Thursday, February 10, 2011

The Curse of Fred Astaire

Okay, look. When I was young and watching old movies and cartoons, the images were black and white. Color hadn't come along yet, but once it did, the images started to change. It took awhile for things to go color, you know. The black and whites had had such images. And style. So when I was young and dreaming along with the movies, a world of release and joy and sometimes intense emotional moments would engulf me, a world of singing and dancing where a callow youth could save and redeem himself with the right production number. You might say that I began to acquire a philosophy. The pinnacle of it all was a well to do guy in dinner tie and tails and nightclubs where the only light is a soft neon glow. Brash and charming, confident with a soupcon of a stylish high society thief. Fred Astaire, song and dance man, ruled the American Dream. For well to do folks at least. As the color musicals stared to air, there was another dancing man. Part gymnast, same charm, much more athletic. Occasionally a pompous fool in a sweet musical comedy sort of way. Earthier. Working class. But as much as I liked Gene Kelly (even with the pompous parts), the world I chose was one of glowing blacks and whites, where witty bon mots were conversation. Where every now and then, if you live your life right, one might step out onto the black onyx dance floor and experience one of those moments you hang on to forever, the ones that make life worth continuing.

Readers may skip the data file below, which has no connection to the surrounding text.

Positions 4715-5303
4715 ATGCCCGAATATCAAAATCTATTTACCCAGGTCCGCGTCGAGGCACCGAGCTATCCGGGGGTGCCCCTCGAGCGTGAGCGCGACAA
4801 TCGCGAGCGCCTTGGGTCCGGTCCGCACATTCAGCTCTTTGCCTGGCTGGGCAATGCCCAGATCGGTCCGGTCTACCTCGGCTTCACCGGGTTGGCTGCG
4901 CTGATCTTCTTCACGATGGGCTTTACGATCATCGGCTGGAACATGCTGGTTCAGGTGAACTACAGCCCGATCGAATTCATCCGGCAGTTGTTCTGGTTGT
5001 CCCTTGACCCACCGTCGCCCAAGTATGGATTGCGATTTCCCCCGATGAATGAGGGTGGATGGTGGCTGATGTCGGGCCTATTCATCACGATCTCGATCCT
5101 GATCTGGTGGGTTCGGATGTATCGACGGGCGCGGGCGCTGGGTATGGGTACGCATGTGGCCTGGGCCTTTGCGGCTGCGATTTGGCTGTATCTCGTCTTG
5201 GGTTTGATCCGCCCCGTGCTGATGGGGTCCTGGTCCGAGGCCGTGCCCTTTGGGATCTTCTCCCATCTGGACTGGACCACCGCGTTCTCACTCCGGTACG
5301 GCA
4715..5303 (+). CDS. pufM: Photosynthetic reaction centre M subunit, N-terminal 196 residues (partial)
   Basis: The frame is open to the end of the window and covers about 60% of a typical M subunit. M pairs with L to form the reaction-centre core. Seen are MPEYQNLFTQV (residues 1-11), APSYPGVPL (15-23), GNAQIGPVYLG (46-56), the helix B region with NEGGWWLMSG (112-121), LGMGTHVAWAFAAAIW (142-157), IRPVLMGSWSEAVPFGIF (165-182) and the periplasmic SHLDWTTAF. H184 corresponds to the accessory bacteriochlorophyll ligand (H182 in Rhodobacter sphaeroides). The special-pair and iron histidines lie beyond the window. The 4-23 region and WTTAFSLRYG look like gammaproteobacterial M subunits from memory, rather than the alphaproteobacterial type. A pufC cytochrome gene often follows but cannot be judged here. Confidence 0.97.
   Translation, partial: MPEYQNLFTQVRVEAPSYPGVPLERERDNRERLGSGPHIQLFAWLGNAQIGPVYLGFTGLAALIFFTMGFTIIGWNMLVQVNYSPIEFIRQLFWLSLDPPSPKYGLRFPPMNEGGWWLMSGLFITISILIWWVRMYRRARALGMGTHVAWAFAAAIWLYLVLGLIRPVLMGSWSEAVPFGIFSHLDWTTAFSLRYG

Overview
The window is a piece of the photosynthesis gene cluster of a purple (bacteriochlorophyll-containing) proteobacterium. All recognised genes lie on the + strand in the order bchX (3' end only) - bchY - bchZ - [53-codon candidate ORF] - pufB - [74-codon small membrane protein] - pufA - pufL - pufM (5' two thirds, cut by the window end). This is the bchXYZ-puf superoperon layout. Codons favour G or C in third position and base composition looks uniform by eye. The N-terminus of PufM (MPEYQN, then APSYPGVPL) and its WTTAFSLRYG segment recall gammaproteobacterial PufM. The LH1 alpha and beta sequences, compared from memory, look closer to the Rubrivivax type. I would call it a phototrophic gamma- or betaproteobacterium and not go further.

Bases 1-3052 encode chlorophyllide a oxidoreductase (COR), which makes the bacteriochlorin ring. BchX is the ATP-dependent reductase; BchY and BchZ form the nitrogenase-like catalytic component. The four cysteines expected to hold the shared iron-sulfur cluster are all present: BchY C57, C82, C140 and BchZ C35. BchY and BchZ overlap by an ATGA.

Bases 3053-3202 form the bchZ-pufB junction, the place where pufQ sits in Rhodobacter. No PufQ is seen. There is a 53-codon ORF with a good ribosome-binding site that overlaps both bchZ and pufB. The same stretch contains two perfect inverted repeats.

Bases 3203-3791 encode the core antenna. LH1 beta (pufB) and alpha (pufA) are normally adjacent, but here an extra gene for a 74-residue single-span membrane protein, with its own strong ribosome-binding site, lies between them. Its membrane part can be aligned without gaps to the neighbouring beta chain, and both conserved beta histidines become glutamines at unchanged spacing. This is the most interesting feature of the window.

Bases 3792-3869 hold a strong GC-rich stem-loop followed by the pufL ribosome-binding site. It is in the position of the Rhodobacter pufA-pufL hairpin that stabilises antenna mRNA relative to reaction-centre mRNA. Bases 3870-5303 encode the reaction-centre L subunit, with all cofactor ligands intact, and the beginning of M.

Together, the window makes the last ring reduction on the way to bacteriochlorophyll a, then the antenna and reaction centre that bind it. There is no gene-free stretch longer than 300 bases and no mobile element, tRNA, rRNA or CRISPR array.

Now, I could never be a Fred Astaire. Ungainly, one of those plain faces made from a not quite mashed potato, absolutely no co-ordination, I was and am a mess. I couldn't even stay on key when I was a kid. I've realized that I didn't want to be like him as much as I wanted to live in that world.

"The Curse of Fred Astaire" was an independent movie made in the early to mid 1980's. Obviously, the title resonated with possibilities. Friends in the industry loaned me a VHS tape, telling me , "Ya gotta see this." The story of an overweight theatre wanna be gypsy taking dance classes (with musical numbers, of course), it was easily one of the most hysterically funny things I have ever seen. For most of the first twenty minutes. You soon realise that it isn't a send up, it isn't satire, it isn't camp - it's serious. The remaining hour is the worst dreck I've ever seen, and I'll watch anything - except La Guerre Est Finie and Last Year at Marienbad. but that is another story. I am now prepared to admit that I couldn't watch it through to the end.

Just about every time I've tried to write n this blog during the last couple of weeks, I have had problems with my aging computer. More about that soon.

In the meantime, I feel a need to comment on one of those "trial balloons" floated just a day or two after my last post. It noted that "insiders" had been told by Newt Gingrich that he was running for president in 2012.

Newt Gingrich? The man who co-authored the Contract on America? The same Newt Gingrich who tried to hound and impeach Bill Clinton out of office for a sexual indiscretion - while he was having an extramarital affair with a House of Representatives staffer 23 years his junior?

Is this satire or is it serious?